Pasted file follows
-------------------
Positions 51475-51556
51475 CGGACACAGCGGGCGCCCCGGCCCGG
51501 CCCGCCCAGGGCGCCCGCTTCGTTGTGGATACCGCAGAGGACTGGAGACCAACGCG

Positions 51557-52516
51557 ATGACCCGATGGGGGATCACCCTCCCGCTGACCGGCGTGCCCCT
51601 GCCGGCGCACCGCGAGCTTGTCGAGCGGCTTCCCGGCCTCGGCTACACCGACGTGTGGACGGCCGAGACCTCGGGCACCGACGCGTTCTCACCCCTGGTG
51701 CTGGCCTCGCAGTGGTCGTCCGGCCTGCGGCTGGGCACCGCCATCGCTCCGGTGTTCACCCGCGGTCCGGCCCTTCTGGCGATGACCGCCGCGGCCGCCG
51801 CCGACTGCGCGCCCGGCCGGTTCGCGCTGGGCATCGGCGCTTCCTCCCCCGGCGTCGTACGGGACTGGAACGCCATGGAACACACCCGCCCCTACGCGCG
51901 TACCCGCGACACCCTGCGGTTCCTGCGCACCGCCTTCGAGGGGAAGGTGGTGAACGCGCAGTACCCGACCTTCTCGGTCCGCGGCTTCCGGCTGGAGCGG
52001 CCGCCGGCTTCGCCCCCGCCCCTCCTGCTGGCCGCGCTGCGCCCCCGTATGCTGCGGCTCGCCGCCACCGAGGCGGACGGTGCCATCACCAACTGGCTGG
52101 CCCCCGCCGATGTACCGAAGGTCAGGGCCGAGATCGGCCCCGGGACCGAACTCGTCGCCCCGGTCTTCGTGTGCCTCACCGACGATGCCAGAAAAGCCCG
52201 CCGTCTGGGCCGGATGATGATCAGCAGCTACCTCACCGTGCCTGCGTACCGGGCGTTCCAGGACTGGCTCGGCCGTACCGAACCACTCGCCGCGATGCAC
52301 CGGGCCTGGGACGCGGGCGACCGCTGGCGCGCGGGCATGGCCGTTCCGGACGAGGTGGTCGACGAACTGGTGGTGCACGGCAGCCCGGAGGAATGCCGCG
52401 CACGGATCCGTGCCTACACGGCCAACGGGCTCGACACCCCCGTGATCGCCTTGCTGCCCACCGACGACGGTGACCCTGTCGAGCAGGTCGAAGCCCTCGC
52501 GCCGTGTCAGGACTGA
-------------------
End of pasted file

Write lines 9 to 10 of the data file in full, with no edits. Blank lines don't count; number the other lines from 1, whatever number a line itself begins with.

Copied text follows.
51901 TACCCGCGACACCCTGCGGTTCCTGCGCACCGCCTTCGAGGGGAAGGTGGTGAACGCGCAGTACCCGACCTTCTCGGTCCGCGGCTTCCGGCTGGAGCGG
52001 CCGCCGGCTTCGCCCCCGCCCCTCCTGCTGGCCGCGCTGCGCCCCCGTATGCTGCGGCTCGCCGCCACCGAGGCGGACGGTGCCATCACCAACTGGCTGG